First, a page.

One potential rebuttal from the district is that its levy-funded wage enhancements make up the differences in the salary schedule. But even those wage increases seem to be regressive. Older teachers on the high end of the schedule (10-plus years of seniority) get an average increase of 35 percent of their base salary. However, younger teachers on the low end of the schedule (less than 10 years seniority) get an average increase of 33 percent.

Although that’s a difference of only a few percentage points, it nevertheless illustrates a point. Instead of using a flat percentage to determine wage enhancements across the board, the district purposefully gives younger teachers a smaller increase when compared to their older counterparts. Thus, this defense does little to justify the discrimination inherent in the Snohomish School District’s salary schedule.

Further, there’s a possibility the decision-makers are favoring themselves. Five out of the seven union board members fall into cells that have been increased above the state salaries—some by as much as $1,828. While there are other teachers in those cells, it’s odd that the majority of union board members benefit from the salary schedule adjustment.

In addition to possibility that union officials are favoring their own self-interest, the decision-making process by which they arrive at the revised salary schedule is clearly not transparent—and seems disturbingly capricious.

At the end of the year, the salary schedule is revised to comply with the state-mandated average. If it falls short of that, the district alerts the Snohomish Education Association of the amount by which it has under-applied. The district also provides the association with the number of teachers who fall into each cell of the salary schedule.

The association then gets to choose—without any district oversight—exactly which cell to allocate that extra money to. The district abides by its choice without a second thought. Evidently, the district is failing to exercise proper oversight over the revision process.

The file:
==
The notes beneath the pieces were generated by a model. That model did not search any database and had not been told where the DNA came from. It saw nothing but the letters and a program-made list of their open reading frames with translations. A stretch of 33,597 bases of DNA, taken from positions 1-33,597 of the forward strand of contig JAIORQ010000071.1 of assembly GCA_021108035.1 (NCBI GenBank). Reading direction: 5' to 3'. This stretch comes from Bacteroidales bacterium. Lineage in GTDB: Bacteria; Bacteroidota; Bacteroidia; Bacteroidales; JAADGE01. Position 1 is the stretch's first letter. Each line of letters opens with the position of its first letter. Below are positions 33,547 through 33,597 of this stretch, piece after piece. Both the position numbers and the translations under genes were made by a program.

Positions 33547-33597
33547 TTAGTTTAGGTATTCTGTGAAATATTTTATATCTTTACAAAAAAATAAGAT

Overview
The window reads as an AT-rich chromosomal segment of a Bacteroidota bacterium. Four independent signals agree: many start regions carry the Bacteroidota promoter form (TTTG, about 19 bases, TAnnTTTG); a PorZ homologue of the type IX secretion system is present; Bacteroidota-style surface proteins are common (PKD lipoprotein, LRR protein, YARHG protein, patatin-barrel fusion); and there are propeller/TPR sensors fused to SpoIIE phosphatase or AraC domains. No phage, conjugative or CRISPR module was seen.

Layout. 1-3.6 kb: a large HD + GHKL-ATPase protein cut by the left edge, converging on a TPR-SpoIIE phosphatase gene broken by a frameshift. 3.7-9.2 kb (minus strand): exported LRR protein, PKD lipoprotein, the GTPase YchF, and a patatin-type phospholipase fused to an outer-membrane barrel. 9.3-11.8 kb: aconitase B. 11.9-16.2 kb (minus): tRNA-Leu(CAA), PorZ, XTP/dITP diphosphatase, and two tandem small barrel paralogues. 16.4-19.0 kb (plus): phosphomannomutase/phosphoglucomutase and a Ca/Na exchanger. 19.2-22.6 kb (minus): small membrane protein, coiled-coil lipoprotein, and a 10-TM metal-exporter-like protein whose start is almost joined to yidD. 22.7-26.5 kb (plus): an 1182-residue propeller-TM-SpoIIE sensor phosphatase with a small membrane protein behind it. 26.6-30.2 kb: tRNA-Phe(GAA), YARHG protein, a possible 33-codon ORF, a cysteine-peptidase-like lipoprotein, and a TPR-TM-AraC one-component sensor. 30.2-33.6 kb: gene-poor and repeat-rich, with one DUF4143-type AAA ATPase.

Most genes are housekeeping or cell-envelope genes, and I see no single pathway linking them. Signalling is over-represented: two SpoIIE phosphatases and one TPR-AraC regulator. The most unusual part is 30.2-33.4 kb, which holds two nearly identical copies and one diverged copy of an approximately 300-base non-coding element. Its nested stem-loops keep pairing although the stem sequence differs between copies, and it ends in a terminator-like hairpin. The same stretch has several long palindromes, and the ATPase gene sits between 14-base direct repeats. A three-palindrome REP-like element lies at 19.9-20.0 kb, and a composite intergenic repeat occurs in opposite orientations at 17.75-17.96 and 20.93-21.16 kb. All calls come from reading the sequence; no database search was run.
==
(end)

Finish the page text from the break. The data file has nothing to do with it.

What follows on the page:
At best, the Snohomish School District’s salary schedule is an arbitrary allocation system that randomly raises some teachers’ wages and lowers others—with the younger teachers getting the raw end of the deal. At worst, the union officials are using their control of the wage-allocation system to selectively enhance their own wages and those of their friends.

In either case, the school board should restore a fair, transparent system in the negotiations under way this summer.

To see for yourself the discrepancies in Snohomish’s salary schedule, please see the Washington State base salary schedule, the Snohomish School District salary schedule, and our analysis of the winners and losers here.


Note to Impacted Snohomish Teachers

If you are frustrated by being forced to pay $1,126 in union dues for the “service” of having your base salary reduced and given to those making the most in your workplace, you have options. Certainly contact those who are making these decisions on your behalf, and insist on a vote on any contract proposals. More than half of those in Snohomish are underpaid using the union-designed scheme. You have other options:

(1) Resign and request that the union give you the approximately $230 refund each year using this letter (more info here, WEA explanation of refund amount here).

(2) Decertify this union and open the way for a better union or no union at all. Teachers in a few other districts have created “local-only” unions that are much more attentive to members’ interests and charge lower dues. The petition calling for a state-administered secret ballot vote about decertification looks like this.